We were originally planning to fly out of Panama from Bocas del Toro, 200 miles further up the coast, but because we had to wait for the part, we chose the closest marina we could find, Green Turtle Cay. We had one day to prepare the boat to be left during our trip to the US. We are nervous about leaving the boat, we’ve never left it unattended for this long, especially at a non-floating dock with short 12 foot fingers. We used every single dockline and fender we own to suspend the boat between the short finger and a cement piling. Hope that’s enough!
We had to come to the city 4 days before our flight to get Apollo’s paperwork organized for the airlines. It took all day, 4 cab rides, a vet visit, a bank visit (I actually got kicked out of the bank for wearing shorts, which is apparently against bank policy, but that’s a whole ‘nother story), several stamps and some official looking paperwork. What a spoiled little doggie! As I write this, I am sitting on the 25 floor of the Trump Towers in Panama City. There were only two hotels in the whole city who would let us have Apollo with us. Our cheapest option, which was way out in the suburbs smelled a little moldy, so for only $20 more, we opted for the fancy Trump Towers right in the heart of the city. It feels so strange to go from ‘roughing it’: no showers, no make-up, and sharing a twin-size bed to taking 2 bubble baths a day and lounging on a king size feather bed. Apollo even got his own fluffy doggie bed and a bag of goodies. Haha, that’s $20 well spent if you ask me!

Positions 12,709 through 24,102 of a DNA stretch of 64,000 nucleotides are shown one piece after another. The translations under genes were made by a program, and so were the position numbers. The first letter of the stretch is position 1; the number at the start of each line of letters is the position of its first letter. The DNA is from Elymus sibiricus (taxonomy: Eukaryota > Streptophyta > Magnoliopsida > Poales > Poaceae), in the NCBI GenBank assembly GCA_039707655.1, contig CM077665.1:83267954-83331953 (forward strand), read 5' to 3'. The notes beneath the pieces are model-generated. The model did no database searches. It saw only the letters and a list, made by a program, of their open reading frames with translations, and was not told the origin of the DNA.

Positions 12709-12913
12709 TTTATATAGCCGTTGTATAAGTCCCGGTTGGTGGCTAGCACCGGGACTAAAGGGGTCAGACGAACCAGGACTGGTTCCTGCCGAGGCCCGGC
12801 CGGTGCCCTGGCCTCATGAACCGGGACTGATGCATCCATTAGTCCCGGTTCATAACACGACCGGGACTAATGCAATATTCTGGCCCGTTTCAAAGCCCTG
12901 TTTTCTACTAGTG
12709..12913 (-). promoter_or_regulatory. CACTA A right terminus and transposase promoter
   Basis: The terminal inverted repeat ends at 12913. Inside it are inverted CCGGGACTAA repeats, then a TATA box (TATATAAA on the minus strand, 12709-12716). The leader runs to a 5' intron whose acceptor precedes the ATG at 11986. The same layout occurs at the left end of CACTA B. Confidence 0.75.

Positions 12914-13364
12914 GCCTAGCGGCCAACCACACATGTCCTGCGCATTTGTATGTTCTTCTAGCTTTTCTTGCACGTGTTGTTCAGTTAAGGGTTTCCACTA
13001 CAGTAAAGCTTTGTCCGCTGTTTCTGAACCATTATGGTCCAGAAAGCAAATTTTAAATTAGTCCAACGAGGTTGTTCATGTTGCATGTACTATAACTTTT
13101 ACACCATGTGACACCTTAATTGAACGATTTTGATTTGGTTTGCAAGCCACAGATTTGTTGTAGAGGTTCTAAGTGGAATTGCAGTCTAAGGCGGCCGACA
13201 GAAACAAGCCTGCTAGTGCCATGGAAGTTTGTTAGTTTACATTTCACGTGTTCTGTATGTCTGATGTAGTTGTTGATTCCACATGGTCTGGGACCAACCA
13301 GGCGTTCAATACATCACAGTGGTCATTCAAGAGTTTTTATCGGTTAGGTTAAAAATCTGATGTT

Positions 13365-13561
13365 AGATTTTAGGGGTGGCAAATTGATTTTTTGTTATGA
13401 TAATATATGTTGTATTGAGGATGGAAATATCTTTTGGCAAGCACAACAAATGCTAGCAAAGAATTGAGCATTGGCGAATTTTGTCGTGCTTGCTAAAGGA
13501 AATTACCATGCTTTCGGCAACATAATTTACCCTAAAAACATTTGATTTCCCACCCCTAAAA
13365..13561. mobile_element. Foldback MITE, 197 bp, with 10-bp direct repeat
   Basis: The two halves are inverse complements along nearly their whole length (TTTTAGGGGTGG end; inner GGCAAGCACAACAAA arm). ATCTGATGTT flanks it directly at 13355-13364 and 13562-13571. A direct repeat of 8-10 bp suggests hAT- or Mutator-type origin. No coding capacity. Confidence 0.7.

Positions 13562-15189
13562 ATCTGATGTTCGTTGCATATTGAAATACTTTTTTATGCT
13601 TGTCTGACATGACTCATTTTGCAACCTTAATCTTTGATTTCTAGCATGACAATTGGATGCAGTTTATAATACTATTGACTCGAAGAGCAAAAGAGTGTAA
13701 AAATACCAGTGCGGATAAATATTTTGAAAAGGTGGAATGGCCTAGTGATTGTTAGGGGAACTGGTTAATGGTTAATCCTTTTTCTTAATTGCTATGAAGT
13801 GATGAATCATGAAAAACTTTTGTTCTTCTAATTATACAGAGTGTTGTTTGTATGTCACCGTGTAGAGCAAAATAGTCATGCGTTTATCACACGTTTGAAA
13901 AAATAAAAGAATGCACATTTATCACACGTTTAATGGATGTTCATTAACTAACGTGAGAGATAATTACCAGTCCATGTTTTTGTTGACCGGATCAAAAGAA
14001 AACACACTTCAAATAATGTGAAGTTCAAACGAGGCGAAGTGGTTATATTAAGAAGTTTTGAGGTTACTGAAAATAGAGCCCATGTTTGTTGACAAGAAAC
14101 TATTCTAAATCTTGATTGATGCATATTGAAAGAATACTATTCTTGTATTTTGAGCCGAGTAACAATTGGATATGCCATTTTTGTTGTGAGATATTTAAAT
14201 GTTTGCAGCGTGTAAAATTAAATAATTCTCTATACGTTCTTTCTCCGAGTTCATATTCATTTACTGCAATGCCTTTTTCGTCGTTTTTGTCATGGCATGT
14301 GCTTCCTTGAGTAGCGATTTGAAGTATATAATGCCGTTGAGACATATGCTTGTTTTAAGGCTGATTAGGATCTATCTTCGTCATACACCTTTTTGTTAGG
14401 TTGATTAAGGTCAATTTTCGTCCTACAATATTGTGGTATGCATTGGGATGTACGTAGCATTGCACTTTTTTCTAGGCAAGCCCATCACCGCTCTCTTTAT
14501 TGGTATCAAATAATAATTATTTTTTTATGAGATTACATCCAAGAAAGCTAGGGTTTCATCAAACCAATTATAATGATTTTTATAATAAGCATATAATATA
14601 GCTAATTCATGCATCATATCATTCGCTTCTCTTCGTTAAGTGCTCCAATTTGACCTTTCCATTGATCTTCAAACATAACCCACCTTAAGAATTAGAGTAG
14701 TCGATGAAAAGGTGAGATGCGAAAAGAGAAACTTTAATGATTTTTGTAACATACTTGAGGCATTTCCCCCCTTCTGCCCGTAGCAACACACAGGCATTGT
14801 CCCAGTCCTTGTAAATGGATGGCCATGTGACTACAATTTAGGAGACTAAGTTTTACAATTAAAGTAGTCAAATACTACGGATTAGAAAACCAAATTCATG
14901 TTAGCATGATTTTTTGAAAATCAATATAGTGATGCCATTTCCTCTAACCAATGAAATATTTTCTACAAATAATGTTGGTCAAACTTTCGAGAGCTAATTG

We fly out on Monday, and have our fingers crossed that all goes well with the dog. It’s a first for us, and I’m sure Apollo will be happy to be back on firm ground in Seattle. We’ll be home for about 7 weeks: tentatively in Bellingham for Aug 16-20, Prosser for the rest of August and a bit into September, then Tonasket for the rest of Sept. We may make a second appearance in Bellingham before we fly out on Oct 3.
We can’t wait to get back to the Northwest. We are craving real beer, a good American cheeseburger, and non-instant coffee, but most of all we are SO excited to see our friends and family. We love it out here, but it’s also exhausting being two small people against the big, big world; where it’s always an all-day affair to buy diesel, haul water, locate food, etc. We took a lot of things for granted when we lived in the States, so we plan to fully enjoy them during the next 7 weeks!
Can’t wait to see everyone!
Ashley & Elan